The individual attorney must keep records for seven years. The Connecticut Bar Association will offer members a free Professional Development Journal in their online member account, which will automatically track credits earned at accredited CBA CLE programs. Members will also have the option to enter other CLE credits, including self-study hours, into this online journal. However, the CBA will not certify or otherwise vouch for those credits.

What is the Connecticut Bar Association going to do to help members comply with the CT MCLE rule?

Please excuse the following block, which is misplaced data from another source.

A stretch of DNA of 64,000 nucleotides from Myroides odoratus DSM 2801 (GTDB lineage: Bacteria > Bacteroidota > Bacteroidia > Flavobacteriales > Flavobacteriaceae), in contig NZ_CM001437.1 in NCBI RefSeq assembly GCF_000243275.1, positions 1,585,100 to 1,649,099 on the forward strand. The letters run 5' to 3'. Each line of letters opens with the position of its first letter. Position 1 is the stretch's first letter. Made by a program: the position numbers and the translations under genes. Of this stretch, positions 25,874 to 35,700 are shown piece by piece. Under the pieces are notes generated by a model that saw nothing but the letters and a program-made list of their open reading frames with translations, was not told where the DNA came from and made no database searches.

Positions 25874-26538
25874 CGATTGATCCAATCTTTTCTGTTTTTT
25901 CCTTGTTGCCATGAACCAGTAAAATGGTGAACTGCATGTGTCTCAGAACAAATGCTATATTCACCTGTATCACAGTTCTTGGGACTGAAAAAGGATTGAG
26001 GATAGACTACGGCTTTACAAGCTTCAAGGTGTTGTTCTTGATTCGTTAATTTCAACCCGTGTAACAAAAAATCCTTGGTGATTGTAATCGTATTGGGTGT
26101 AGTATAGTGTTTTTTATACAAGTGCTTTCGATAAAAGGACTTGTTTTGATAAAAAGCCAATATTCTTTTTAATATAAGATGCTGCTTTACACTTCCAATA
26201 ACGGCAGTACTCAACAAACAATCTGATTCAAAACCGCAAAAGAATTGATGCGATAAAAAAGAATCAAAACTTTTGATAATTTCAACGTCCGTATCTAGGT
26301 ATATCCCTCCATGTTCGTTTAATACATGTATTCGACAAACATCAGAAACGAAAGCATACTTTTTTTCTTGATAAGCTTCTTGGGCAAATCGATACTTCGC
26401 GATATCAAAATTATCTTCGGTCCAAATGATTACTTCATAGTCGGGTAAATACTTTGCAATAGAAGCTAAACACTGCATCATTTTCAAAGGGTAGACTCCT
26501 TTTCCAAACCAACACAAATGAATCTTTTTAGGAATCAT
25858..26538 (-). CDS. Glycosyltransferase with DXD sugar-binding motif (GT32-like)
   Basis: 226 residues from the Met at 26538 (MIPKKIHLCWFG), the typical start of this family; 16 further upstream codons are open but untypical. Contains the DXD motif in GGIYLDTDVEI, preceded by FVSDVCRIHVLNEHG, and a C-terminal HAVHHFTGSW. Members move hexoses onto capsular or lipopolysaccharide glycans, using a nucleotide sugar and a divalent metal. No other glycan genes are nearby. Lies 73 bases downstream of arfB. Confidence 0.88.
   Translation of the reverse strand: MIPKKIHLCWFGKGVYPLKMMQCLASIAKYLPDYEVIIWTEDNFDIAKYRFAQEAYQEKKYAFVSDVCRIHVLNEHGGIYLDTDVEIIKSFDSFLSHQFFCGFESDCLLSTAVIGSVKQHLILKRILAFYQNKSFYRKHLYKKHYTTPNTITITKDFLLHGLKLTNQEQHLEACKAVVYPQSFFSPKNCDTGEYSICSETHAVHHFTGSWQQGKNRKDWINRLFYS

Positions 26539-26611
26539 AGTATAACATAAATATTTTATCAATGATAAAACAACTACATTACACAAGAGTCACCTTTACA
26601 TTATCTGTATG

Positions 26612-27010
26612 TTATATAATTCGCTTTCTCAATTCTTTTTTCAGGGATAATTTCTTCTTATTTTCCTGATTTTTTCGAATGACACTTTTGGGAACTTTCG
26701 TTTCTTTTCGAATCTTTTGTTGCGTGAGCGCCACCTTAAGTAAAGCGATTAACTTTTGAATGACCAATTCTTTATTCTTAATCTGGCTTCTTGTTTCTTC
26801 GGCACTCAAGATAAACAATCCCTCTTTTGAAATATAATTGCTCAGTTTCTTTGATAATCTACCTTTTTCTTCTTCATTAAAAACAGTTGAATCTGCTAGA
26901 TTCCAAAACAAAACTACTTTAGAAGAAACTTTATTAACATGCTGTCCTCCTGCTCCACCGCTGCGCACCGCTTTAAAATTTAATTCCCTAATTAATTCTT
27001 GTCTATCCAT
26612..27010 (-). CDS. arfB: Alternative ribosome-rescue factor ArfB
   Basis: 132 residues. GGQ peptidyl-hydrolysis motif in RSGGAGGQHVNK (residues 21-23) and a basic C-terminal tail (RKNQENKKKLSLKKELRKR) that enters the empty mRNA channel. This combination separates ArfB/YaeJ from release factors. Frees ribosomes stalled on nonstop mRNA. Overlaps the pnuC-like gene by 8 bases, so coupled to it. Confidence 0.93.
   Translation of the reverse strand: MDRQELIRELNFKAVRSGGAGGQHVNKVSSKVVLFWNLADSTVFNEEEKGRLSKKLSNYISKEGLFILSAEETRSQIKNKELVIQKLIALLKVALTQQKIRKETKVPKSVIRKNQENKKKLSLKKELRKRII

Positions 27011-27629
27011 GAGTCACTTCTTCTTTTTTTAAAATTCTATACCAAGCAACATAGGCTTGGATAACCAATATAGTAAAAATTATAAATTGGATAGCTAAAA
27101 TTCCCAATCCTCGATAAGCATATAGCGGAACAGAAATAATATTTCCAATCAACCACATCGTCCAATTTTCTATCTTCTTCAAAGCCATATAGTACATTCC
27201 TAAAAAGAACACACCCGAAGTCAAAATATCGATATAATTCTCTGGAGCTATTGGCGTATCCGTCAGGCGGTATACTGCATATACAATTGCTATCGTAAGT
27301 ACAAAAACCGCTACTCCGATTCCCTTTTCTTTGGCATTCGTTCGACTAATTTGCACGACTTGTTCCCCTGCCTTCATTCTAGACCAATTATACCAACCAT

The CBA will:

• Continue producing high quality, accredited CLE accepted under the New York State program. This means that CBA CLE will meet the New York standard and the Connecticut standard.

• Offer members access to free, online self-study materials to enable them to meet the Connecticut requirement as part of their CBA membership.

• Provide members with a free Professional Development Journal, which will automatically track attendance at accredited CBA CLE programs.  Members will also be able to enter other CLE programs, including self-study programs.

• Expand our educational offerings to assist government and in-house practitioners.

• Continue the growth of our CLE faculty and continue our tradition of members learning with and from their colleagues.

Is the Connecticut Bar Association involved in administering or interpreting the CT MCLE rule?